A woman initially became suspicious of her husband after he set up a second email account on their home computer. Since the couple had always shared their passwords with each other, even writing some of them down, the wife was able to use one to access her husband’s email and discovered he was having affairs with multiple other women.
After learning of her husband’s infidelity, the woman confronted him. He ultimately moved out of their home, located in Switzerland, but also filed a criminal complaint against her for accessing his emails without his permission.
According to the prosecutor, as reported by the Daily Mail, the unnamed woman repeatedly and deliberately invaded her husband’s privacy by accessing the email account and downloading some of the content.
In February, the wife was given a suspended fine of 9,900 Swiss Francs with an additional fine of 4,300 Swiss Francs for the unauthorized intrusion into the account.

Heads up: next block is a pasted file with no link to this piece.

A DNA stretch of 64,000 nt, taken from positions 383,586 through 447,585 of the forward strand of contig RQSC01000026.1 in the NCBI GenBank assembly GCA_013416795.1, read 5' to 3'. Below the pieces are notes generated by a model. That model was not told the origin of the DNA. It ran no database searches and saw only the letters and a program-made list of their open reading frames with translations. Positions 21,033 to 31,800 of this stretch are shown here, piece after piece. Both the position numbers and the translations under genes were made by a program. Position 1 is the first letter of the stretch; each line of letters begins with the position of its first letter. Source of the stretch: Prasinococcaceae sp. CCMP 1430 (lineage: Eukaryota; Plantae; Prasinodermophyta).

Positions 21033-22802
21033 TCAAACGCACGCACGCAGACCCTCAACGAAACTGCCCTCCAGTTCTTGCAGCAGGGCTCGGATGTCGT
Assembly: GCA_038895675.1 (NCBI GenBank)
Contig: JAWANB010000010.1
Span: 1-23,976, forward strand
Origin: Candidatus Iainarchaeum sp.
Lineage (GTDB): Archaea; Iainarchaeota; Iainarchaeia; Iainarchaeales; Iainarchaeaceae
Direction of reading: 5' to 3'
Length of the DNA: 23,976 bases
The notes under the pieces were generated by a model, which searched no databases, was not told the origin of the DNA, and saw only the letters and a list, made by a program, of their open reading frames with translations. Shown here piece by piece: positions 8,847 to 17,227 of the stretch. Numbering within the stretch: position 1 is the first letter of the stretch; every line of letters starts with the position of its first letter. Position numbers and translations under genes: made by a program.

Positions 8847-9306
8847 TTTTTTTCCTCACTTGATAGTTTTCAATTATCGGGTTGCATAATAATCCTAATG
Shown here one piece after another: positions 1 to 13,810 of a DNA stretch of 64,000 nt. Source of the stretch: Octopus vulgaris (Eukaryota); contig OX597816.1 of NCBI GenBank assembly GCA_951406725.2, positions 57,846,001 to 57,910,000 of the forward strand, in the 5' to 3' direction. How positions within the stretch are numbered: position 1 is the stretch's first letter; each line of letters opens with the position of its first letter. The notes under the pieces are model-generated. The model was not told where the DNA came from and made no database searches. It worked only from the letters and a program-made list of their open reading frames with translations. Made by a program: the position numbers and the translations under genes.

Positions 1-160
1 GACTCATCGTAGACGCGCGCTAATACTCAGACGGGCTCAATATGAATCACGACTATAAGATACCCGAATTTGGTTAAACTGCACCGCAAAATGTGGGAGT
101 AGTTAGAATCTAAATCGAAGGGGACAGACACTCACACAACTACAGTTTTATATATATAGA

During an appeal, the woman’s lawyer asserted at a district court hearing in Bremgarten that she didn’t hack the account as she used the password to gain entry.
However, it was also revealed that she researched whether she could potentially be prosecuted for the action before she read the messages. This led the court the assert that the wife was aware that she was possibly breaking the law, even though her Google search did not reveal a definitive answer as to whether that was the case.
Her conviction was upheld, with the court saying that unauthorized access of someone’s email is illegal. The fine she owed was reduced based on the court’s acknowledgment that the woman had shown “minimal criminal energy” since she only had to “exploit her husband’s carelessness” by using a password that was known to both of them.
According to Martin Bürgi, a Swiss lawyer, reading data that is password protected without the owner’s consent, regardless of whether the persons involved are married or cohabitating, is illegal under article 143 of the Swiss criminal code.
Based on the code, the act is punishable by a fine, such as what was levied against the woman based on her conviction, or a prison sentence of up to three years.